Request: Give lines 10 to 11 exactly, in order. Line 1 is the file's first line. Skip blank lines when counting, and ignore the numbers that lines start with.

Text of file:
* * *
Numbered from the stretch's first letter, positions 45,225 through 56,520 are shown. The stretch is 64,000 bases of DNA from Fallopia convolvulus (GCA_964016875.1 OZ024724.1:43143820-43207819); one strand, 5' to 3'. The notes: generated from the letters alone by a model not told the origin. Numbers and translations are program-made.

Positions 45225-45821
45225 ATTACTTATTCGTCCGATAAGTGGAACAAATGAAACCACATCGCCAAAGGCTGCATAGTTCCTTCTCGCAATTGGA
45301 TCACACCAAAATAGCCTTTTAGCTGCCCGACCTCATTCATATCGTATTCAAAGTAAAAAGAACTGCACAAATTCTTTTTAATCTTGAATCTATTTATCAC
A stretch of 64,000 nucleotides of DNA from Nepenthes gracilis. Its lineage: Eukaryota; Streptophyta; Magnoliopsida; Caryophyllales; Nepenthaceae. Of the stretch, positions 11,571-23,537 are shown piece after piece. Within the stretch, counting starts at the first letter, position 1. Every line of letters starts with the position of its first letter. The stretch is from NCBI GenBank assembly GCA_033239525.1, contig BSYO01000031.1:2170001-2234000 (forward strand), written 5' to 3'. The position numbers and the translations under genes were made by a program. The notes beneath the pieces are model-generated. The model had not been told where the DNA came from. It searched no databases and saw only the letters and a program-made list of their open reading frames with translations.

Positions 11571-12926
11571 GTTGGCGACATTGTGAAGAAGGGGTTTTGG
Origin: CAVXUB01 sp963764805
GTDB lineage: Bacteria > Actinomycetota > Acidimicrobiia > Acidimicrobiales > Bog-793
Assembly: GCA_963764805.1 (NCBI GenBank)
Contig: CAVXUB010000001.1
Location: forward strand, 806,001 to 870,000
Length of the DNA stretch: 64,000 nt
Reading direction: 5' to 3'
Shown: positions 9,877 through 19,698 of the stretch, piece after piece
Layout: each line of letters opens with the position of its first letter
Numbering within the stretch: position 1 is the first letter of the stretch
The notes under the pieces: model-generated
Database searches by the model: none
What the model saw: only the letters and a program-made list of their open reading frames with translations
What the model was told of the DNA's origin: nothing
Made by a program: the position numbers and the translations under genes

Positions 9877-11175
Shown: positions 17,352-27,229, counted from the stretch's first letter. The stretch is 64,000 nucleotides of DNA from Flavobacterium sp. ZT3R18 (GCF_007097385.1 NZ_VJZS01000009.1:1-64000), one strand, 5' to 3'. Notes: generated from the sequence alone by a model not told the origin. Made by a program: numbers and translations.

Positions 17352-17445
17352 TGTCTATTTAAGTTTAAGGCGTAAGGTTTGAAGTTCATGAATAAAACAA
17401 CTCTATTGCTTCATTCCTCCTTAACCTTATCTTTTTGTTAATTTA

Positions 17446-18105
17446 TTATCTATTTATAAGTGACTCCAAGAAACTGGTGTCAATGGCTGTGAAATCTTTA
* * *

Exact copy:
Assembly: GCA_963764805.1 (NCBI GenBank)
Contig: CAVXUB010000001.1